Mrs. Doubtfire

Movie review by
F. Faust, Common Sense Media
Mrs. Doubtfire Movie Poster Image
Popular with kidsParents recommend
You'll laugh, you'll cry. Best divorce movie.
  • PG-13
  • 1993
  • 125 minutes

Parents say

age 11+
Based on 39 reviews

Kids say

age 10+
Based on 127 reviews

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We think this movie stands out for:

A lot or a little?

The parents' guide to what's in this movie.

Positive Messages

Themes include gratitude and self-control. Issues of divorce and separation are dealt with carefully. Although there's some implied criticism of a career mom and a deadbeat dad, ultimately this movie celebrates family bonds and loving parents and children.

Positive Role Models & Representations

The characters are imperfect, but they're human and likable. They are trying, and that makes them commendable. And they eventually learn a lot from each other in the process.


Brief bullying; arguments.


Quizzing of a mother's sex life. Humor related to Daniel/Mrs. Doubtfire's disguise.


Language includes one "f--k," plus "s--t," "bastard," "hell," "damn," "a--hole," "goddamn," and some sexually themed language. A middle-finger gesture.

Drinking, Drugs & Smoking

Some drinking, close to inebriation.

What parents need to know

Parents need to know that as funny as Mrs. Doubtfire is, it's really about the pain of separation and divorce. Serious issues such as the perception that Daniel is a bad father because he doesn't make a lot of money, and the implied criticism of careerist mother, Miranda, are buried under a lot of padding and jokes. Kids whose families are going through divorce might find this painful in spots (particularly the separations as seen from the parental perspective). Kids who fear separation should not see this until they feel safe and secure. But some kids may find the movie helpful because it lessens feelings of being alone or unique. Expect strong language (including "s--t" and one "f--k") and some drinking.

User Reviews

  • Parents say
  • Kids say
Parent of a 12-year-old Written byTsion April 9, 2008

Funny, but VERY Questionable...

I let my kids watch this without supervision, under the terms that if it got racy, they were to turn it off. I left for the store, and when I returned, they ha... Continue reading
Adult Written byConscious mom September 25, 2017

Excellent movie but too much sexual conversation for kids

A good movie about the love parents have for their children and how to manage divorce. However, it's racy and dialogue is too sexual for children which is... Continue reading
Teen, 14 years old Written byMoo22 April 19, 2021

Used to watch it all the time!

I don't get why everyone is saying it's too racy and stuff. I used to watch it all the time when I was little. We used to watch it over and over again... Continue reading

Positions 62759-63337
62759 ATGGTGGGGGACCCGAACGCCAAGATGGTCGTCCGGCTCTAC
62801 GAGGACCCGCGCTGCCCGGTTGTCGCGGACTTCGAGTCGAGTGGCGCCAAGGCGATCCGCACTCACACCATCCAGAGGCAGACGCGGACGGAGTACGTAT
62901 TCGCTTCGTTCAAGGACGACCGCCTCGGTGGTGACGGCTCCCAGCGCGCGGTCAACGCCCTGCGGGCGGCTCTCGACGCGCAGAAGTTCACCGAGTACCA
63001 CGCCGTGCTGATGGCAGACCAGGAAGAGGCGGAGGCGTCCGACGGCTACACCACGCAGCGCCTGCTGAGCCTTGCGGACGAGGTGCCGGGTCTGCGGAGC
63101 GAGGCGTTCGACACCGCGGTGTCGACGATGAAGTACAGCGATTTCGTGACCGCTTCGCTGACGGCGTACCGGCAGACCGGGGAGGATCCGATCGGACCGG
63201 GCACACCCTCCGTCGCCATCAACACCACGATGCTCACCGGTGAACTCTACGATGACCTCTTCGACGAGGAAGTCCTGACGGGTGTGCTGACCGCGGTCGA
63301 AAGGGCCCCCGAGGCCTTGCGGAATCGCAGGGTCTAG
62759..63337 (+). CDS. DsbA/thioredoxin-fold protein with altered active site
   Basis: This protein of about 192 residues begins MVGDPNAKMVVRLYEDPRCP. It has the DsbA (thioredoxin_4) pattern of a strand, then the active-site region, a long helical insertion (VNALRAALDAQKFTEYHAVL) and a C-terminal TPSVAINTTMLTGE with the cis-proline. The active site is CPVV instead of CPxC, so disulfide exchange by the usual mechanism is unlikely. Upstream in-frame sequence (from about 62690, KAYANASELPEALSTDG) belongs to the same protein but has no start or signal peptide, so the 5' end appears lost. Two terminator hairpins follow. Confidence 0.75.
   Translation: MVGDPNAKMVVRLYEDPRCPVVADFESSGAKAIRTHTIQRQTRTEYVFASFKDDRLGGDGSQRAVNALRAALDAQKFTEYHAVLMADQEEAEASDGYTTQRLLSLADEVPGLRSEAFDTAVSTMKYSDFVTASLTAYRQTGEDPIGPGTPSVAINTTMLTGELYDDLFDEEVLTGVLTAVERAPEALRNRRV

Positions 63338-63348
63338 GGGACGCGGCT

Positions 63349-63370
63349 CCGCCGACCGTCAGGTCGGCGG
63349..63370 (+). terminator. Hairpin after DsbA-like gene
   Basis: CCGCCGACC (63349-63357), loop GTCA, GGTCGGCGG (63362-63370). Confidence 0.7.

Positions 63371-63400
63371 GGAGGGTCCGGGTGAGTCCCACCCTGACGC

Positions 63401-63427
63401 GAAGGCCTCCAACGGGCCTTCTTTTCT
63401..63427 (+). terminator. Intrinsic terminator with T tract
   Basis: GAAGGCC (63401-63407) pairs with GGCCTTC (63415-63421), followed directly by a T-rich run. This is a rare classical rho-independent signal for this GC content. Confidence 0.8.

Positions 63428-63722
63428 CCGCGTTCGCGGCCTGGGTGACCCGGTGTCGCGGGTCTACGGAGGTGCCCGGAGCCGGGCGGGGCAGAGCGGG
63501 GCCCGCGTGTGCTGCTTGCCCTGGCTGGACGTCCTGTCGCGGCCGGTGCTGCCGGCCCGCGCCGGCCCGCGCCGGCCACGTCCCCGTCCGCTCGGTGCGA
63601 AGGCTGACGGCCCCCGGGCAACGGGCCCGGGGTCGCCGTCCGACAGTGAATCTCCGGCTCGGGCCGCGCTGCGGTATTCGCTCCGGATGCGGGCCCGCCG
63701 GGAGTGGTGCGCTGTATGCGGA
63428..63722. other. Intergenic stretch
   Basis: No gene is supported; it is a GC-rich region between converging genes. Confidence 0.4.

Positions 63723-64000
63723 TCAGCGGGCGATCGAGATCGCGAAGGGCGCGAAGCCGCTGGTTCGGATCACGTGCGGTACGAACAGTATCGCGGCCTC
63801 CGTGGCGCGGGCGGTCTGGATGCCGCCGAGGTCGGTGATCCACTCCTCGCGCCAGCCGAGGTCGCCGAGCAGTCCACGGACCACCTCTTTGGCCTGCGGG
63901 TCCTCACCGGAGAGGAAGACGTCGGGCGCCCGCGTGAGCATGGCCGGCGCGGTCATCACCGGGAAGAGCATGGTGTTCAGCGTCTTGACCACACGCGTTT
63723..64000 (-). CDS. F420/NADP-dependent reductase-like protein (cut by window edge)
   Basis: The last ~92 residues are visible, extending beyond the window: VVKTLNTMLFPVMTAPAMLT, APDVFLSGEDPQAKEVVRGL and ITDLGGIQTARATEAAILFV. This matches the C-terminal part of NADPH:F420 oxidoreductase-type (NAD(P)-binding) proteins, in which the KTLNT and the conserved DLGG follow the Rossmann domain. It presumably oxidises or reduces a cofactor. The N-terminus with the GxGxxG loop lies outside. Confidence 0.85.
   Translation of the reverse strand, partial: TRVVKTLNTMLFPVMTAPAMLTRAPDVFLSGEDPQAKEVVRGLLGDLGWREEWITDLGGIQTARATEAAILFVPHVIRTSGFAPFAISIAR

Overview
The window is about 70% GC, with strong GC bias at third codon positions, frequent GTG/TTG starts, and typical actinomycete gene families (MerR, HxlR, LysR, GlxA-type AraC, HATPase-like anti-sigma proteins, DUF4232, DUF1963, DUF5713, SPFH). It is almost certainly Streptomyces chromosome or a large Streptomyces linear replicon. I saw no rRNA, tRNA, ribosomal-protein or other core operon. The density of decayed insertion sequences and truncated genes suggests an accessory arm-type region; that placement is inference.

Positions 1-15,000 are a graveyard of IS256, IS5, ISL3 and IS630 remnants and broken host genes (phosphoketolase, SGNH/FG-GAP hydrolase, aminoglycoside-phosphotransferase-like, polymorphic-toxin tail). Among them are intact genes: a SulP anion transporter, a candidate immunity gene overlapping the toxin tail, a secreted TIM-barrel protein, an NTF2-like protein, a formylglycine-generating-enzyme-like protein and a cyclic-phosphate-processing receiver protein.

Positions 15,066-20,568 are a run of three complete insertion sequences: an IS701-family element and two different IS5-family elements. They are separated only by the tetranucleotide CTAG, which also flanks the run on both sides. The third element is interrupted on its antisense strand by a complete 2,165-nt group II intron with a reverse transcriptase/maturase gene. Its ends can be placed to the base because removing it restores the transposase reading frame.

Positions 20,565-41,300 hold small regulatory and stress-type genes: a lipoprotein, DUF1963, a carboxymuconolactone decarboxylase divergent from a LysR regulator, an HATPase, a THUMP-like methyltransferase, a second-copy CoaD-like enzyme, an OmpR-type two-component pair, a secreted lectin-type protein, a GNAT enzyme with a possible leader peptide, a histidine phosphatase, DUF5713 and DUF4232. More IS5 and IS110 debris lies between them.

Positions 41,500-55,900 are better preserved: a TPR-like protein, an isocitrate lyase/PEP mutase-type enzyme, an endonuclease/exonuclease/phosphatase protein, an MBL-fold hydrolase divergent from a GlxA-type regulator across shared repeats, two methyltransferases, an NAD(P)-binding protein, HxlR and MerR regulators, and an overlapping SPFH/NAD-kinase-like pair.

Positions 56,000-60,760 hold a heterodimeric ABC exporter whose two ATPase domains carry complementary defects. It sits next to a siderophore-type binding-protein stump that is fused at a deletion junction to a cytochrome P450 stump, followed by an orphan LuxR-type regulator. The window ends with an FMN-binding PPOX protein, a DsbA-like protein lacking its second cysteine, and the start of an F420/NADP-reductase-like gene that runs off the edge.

What's the story?

In MRS. DOUBTFIRE, loving-but-eccentric dad Daniel Hillard (Robin Williams) is devastated when his wife, Miranda (Sally Field) files for a divorce and gets custody of the kids. Regular visits with his three children aren't enough, so when he hears that Miranda is looking for a nanny/housekeeper, he gets his make-up artist brother (Harvey Fierstein) to transform him into a matronly old woman. Posing as the veddy proper Mrs. Iphegenia Doubtfire, Daniel gets the position and quickly wins over the kids. But his double-life ruse gets complicated when Miranda starts dating the dashing, debonair Stu (Pierce Brosnan).

Is it any good?

This is one of those great movies that grow better over time. Director Chris Columbus uses the hilarious Robin Williams to his fullest. Williams clowns around, talks a mile a minute, drops pop culture references, and does vocal impersonations that might have little to do with the story but that leaven what would otherwise be too painful and poignant for some kids.

What raises Mrs. Doubtfire above other movies about separation is the care it takes in dealing with real human problems. Though it provides a basis for a comedy, the issue of divorce and custody is treated seriously. Irresponsible Daniel grows from the experience of looking at the world from a woman's point of view.

Talk to your kids about ...

  • Families can talk about the impact of divorce in families. Do you think Mrs. Doubtfire deals with the topic realistically?

  • Why is Daniel seen as too irresponsible to have custody? Do your kids think that's fair? What about the working mom -- does the fact that she works full time and makes more money than Daniel make her a "better" parent?

  • How do the characters in Mrs. Doubtfire demonstrate self-control and gratitude? Why are these important character strengths?

Movie details

Our editors recommend

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Character Strengths

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